Procedures for most teacher performance evaluations include establishing and disseminating criteria for the evaluation. Ninety-four percent of teachers reported that the criteria for evaluating their performance were known to them prior to the evaluation process (Table 2). Likewise, most teachers received a verbal explanation (97 percent) and a written report (91 percent) following their last evaluation. Eighty-seven percent of teachers reported that their school has an appeal process. Ninety-five percent can submit a written response to the evaluation that will become part of the teacher's permanent file; this right is more common for teachers in schools located in an urban fringe area than for those in city schools.
The vast majority of teacher performance evaluations are conducted by the school principal. Principals were involved in evaluating 90 percent of elementary school teachers, and a school administrator other than the principal was involved in evaluating 20 percent of teachers (Figure 3). Other personnel named were district or state evaluators or members of the school board (by 6 percent of teachers), a master teacher or a group of teachers, and students or parents of students (both by 2 percent). In 89 percent of all evaluations the principal had the major role, in 9 percent another school administrator had the major role, and in 2 percent a district administrator had the major role in conducting the evaluation (Figure 4).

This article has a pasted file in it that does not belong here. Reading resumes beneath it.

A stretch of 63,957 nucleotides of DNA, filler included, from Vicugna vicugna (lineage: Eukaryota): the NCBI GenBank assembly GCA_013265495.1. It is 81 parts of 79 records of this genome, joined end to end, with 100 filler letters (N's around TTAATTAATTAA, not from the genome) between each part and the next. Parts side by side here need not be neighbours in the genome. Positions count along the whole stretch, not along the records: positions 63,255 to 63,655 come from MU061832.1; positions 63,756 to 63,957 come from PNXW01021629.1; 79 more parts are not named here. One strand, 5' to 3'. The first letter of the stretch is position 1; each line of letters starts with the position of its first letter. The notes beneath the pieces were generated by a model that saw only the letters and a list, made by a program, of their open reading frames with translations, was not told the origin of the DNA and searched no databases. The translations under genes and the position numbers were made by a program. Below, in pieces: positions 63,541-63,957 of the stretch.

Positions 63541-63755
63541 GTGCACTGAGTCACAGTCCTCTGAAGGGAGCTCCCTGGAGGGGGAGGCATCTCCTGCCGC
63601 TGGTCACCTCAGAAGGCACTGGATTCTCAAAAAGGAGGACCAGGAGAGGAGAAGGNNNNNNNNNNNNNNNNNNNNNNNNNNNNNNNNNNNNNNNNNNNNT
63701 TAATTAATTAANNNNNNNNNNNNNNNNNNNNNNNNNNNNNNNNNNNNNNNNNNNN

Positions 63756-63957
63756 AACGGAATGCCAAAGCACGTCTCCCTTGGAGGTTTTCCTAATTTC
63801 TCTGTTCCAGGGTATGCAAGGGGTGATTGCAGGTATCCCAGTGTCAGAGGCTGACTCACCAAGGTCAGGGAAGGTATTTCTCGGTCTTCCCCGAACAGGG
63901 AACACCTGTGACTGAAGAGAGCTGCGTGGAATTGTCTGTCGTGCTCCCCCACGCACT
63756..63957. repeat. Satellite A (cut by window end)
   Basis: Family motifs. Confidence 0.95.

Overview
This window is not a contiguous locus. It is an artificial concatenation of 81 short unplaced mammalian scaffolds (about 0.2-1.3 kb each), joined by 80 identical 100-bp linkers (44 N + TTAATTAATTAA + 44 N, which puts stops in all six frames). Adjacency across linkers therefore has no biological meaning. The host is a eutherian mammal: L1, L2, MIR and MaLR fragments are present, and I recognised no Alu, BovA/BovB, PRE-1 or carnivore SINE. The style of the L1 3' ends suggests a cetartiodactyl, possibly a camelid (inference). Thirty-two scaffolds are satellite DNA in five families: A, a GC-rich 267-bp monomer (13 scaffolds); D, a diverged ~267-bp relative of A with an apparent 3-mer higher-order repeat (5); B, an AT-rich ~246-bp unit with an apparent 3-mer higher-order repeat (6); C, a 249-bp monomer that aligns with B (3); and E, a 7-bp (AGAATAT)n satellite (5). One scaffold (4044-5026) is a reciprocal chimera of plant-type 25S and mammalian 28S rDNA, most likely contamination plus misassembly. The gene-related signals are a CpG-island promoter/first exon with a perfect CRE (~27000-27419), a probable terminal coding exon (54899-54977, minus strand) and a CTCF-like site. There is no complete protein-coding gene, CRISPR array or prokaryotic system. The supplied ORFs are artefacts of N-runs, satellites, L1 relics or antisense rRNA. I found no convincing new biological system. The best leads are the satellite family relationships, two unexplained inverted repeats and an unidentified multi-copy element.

Elementary teachers were asked to assess 13 aspects of teaching that could potentially be taken into account when evaluating teacher performance. They were asked to report the extent to which each aspect had actually been considered in their most recent evaluation, and whether they think each aspect should be considered when evaluating a teacher"s performance. More than 90 percent of elementary teachers said that the following six aspects of teaching should be considered in evaluating a teacher's performance: overall teaching performance (99 percent), subject matter knowledge (99 percent), classroom management (99 percent), instructional techniques (99 percent), helping each student achieve according to his or her ability (97 percent), and teaching demands unique to students in the classroom (95 percent). Somewhat smaller percentages named equitable treatment of students and colleagues (89 percent), professional development activities (80 percent), and cooperation with other school personnel (78 percent) as important factors to consider. Neighborhood or school problems affecting one"s teaching, involving parents in the learning process, grading methods, and test construction skills were cited by 69 percent, 65 percent, 56 percent, and 49 percent, respectively (Table 3).